Increased trade, the globalization of products and services, as well as the internationalization of specific firms have steadily accentuated the importance of export performance. Previous research has identified several correlates to successful exporting, including commitment to exporting (e.g., Evangelista, 1994), foreign orientation (Dichtl et al., 1990), managerial attitudes toward risk (Cavusgil, 1984), effective planning, and capabilities in research and marketing (Evangelista, 1994). As a whole, past research has highlighted the importance of managerial attitudes and organizational competencies on export performance, but has not supplied a unified theoretical framework for explaining the presence or absence of these competencies. Recent marketing management research (e.g., Kohli and Jaworski, 1990, Kohli et al., 1993, Narver and Slater, 1990, Jaworski and Kohli, 1993 and Deshpande and Farley, 1998) has presented a comparatively unified theory for explaining business performance: market orientation. Market orientation provides a means of assessing the overall customer and marketing focus of an organization. Firms that are market-oriented should better recognize and respond to global changes and opportunities in their competitive environment. Thus, market orientation provides a theoretical framework for explaining export performance. This study examines the effect of overall market orientation and its three components (intelligence generation, intelligence dissemination, and responsiveness) on four dimensions of export performance (sales, change in sales, profits, change in profits). Assessing the consequences of each component of market orientation on performance should facilitate managerial action by isolating the differential impact of each. Export performance research has examined correlates to specific aspects of performance and has employed a limited set of performance measures, particularly export intensity or the percentage of sales accounted for by exports (e.g., Axinn, 1988; see Aaby and Slater, 1989 for a review). Research in market orientation has generally focused on a limited number of domestic performance measures (e.g., Narver and Slater, 1990 and Jaworski and Kohli, 1993). More recent research has attempted to link a study-specific measure of market orientation to a global measure of performance (Thirkell and Dau, 1998) and presented an initial conceptualization of the components (Diamantopoulos and Cadogan, 1996) and antecedents (Cadogan and Paul, in press) of export market-orientated behavior. None of these researches, however, has employed Jaworski and Kohli's (1993) conceptual and operational framework for market orientation nor examined the specific effects of market orientation and its components on multiple dimensions of export performance. This study employs a four-dimensional framework for export performance Madsen, 1987 and Shoham, 1998; examines the moderating effect of the competitive, the market, and the technological environment; and assesses the impact of an overall market orientation and its components on export performance. Thus, this study contributes to the literature in four ways: first, by focusing on the link between overall market orientation and export performance; second, by examining the moderating impact of some crucial environmental variables; third, by assessing the consequences of the individual components of market orientation; fourth, by applying a more complete conceptual and operational definition of export performance and market orientation than utilized in past research.
نتیجه گیری انگلیسی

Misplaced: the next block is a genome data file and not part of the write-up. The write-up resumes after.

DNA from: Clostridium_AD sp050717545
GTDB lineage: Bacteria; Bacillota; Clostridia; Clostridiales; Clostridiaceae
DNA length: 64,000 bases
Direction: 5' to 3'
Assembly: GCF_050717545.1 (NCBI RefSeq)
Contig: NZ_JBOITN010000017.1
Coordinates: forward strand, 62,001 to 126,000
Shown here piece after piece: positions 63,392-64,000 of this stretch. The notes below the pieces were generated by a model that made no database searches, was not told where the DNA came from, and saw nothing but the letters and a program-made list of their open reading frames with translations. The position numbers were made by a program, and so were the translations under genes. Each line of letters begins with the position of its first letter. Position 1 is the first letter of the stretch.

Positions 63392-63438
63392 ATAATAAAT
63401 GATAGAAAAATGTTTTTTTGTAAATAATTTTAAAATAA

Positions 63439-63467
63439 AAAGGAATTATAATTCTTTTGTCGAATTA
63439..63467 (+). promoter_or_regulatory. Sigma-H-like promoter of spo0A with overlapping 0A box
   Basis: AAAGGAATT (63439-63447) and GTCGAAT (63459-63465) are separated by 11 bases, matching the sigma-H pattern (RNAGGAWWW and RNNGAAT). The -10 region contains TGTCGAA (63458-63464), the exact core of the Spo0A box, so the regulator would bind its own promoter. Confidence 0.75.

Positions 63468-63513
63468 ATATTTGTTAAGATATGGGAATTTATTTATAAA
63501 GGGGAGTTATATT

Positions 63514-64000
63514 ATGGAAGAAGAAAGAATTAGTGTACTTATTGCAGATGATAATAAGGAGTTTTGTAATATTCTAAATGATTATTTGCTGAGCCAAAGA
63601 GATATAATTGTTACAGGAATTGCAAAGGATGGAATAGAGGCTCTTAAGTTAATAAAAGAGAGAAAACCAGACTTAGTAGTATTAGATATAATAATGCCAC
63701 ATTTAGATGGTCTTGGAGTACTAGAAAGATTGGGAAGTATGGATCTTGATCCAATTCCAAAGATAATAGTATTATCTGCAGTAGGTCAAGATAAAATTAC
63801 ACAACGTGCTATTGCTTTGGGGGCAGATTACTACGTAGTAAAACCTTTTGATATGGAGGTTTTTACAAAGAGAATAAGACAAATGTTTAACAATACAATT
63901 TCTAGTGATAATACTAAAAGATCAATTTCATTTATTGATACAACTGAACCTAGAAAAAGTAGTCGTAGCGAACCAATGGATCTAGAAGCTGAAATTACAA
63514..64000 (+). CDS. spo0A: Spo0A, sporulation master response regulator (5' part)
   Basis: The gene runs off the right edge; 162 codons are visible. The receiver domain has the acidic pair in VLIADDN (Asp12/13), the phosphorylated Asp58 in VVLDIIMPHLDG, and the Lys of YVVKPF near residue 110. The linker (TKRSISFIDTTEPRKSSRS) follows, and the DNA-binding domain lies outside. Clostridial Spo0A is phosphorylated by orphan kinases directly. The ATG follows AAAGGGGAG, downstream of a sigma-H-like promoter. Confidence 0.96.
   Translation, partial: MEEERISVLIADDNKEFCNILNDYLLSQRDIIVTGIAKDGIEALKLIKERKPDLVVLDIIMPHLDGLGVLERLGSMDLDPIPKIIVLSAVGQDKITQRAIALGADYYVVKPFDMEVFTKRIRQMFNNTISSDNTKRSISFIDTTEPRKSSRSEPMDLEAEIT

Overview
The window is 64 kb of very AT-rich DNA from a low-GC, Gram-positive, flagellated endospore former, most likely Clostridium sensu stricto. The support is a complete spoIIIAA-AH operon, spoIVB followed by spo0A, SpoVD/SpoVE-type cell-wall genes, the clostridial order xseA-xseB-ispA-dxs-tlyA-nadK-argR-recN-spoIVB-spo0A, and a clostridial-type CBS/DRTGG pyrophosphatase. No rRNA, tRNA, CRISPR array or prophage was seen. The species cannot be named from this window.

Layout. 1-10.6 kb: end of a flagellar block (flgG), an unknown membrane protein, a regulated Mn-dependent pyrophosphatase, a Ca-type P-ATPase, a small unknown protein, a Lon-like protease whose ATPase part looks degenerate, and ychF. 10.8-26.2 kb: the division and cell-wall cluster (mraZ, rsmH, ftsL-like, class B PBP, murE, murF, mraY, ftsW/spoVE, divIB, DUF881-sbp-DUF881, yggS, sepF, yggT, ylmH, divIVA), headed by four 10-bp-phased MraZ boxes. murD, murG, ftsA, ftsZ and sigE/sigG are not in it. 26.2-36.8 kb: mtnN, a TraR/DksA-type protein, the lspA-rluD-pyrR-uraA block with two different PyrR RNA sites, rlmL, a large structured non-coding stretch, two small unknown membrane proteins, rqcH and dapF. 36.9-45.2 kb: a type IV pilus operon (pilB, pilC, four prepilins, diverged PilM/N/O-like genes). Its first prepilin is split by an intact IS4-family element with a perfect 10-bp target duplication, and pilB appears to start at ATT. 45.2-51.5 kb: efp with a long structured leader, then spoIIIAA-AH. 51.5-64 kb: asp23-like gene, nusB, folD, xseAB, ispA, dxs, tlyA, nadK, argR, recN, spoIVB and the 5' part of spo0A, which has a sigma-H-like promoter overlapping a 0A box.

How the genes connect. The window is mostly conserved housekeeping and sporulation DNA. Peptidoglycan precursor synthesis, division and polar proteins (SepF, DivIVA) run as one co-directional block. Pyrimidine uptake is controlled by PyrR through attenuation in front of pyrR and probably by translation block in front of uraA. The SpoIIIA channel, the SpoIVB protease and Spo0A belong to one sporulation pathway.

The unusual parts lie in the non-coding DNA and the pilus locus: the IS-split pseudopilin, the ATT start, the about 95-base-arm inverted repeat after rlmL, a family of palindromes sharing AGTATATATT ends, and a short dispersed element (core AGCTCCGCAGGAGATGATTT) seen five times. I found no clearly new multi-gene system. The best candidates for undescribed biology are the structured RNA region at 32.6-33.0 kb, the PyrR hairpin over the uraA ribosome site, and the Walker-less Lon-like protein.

As a whole, our results establish a relation between market orientation and export performance. Previous export performance research has established the importance of managerial attitudes and organizational competencies Aaby and Slater, 1989 and Evangelista, 1994, but has not provided an underlying rationale for explaining these competencies. This study builds upon this research by establishing the role of market orientation as an overall organizational competency that facilitates successful exporting. Change in export sales, export profits, and change in export profits were all significantly related to overall market orientation. Previous research in marketing management has related market orientation to subjective overall evaluations of a firm's performance (Jaworski and Kohli, 1993). However, the only objective measure employed by Jaworski and Kohli (1993) — market share — was not significantly related to market orientation. Subsequent research has linked a study-specific measure of market orientation to export performance (Thirkell and Dau, 1998), presented a conceptualization of export market-oriented behavior (Diamantopoulos and Cadogan, 1996), and examined the antecedents of these behaviors, but has not examined the relationship between a widely used and empirically validated measure of market orientation (Kohli and Jaworski, 1990) and multiple dimensions of export performance. Thus, this study builds upon previous research by incorporating a more complete battery of both subjective and objective measures of export performance. Previous research has established a link between export market-oriented behavior and a single combined global measure of export performance (Cadogan et al., 1998). Our study builds on this finding by assessing the impact of a general market orientation and assessing multiple dimensions of performance. Our finding that export sales (composed of sales as a percentage of total sales, the dollar value of export sales for the last year, and market share in the most important export product and market combination) was not significantly related to market orientation is consistent with previous research. Jaworski and Kohli (1993) found little relation between overall market orientation and market share. This study extends this finding to exporting and includes market share in a more complete measure of sales. Aggregate sales-based measures may be the least sensitive when assessing the influence of managerial attitudes, policies, and orientations. Overall export sales and intensity may be the result of years of past performance and success. Thus, our findings highlight the importance of utilizing a multidimensional approach to export performance. Change in export sales was related to overall market orientation. We asked managers to assess their change in export sales over a 5-year period as well as their satisfaction with this change and found a positive significant relation between change in export sales and market orientation. This finding is consistent with previous longitudinal research, which has found a significant relation between market orientation and sales growth over a 4-year period (Narver et al., 1993) but not a 1-year period (Pelham and Wilson, 1996). Thus, gains in sales and market share may be produced gradually over time. Export profit and change in export profit were also significantly related to overall market orientation. These findings are consistent with previous research in the US, where market orientation was related to profitability (Pelham and Wilson, 1996) and ROA (Slater and Narver, 1994). Thus, our findings extend domestic market orientation research by establishing an empirical link between three dimensions of export performance (change in sales, profit, and change in profit) and a general market orientation. Our study also examined the influence of three environmental variables that potentially moderate the market orientation–business performance relationship: market turbulence, competitive intensity, and technological turbulence. Previous findings for the moderating impact of the environment have been mixed. Domestic studies within the US have generally found little evidence for the moderating role of the environment (Jaworski and Kohli, 1993 and Slater and Narver, 1994), while the effect has been more pronounced (statistically significant) outside of the US Diamantopoulos and Hart, 1993 and Greenley, 1995. This study finds a significant effect for the technological environment. Firms in highly turbulent technological environments benefit from a market orientation to a greater extent than firms in less change-oriented, less turbulent technological environments. No effect was found for competitive intensity or market turbulence, however. These findings parallel and supplement the findings of Cadogan and Paul (in press), who examined the antecedents of export market-oriented behavior and found that only technological change was significantly and directly related to export market-oriented behaviors. Thus, technological change appears to act as an antecedent of market-oriented export behaviors and to modify the strength of the relationship between a general market orientation and export profitability. The lack of support for the impact of the other environmental variables (competitive intensity and market turbulence) either as an antecedent or as a moderator is consistent across studies. Turbulence in the competitor and customer environment may increase the perceived need for market information but decrease a firm's ability to be export market-oriented (Cadogan and Paul, in press). Additional research is needed to further assess the performance consequences of a market orientation across a variety of export environments. Finally, previous research has not examined the consequences of the individual components of market orientation Kohli and Jaworski, 1990 and Jaworski and Kohli, 1993. Intelligence generation and responsiveness were related to three of the four dimensions of export performance (change in sales, profits, and change in profits). Acquiring and responding to market information are particularly important in an export marketing context, where changes in the economic, political, and consumer environment are likely. Thus, exporting generally increases the complexity and dynamism of the external environment, which increases the need for market intelligence and responsiveness. Intelligence dissemination was not related to any of the four dimensions of export performance. This finding may suggest that the performance consequences of market orientation are primarily an intradepartmental process. No study, to the author's knowledge, has previously examined the consequences of intelligence dissemination. Alternatively, the reduced role of intelligence dissemination could reflect the relatively small size of the firms sampled in this study relative to the large multinationals sampled in previous work Kohli and Jaworski, 1990 and Jaworski and Kohli, 1993. Thus, intelligence dissemination may have a reduced impact in small-to medium-sized firms. Small- to medium-sized exporters, such as those found in Israel, are likely to play an increasingly important role in international trade. Although some nations, such as Israel, Denmark, and Singapore, have traditionally depended on exports for growth, the increased interconnection and globalization of other nations should increase the number of small- to medium-sized exporters, such as those found in Israel. Thus, Israel provides an interesting context for studying the export performance consequences of a market orientation. It is a small, economically developing nation, which is heavily dependent on exports as a source of growth. Overall, this study has established the importance of market orientation and two of its components — intelligence generation and responsiveness — on export performance. Additional research is needed to further assess the influence of intelligence dissemination and the performance consequences of the export environment.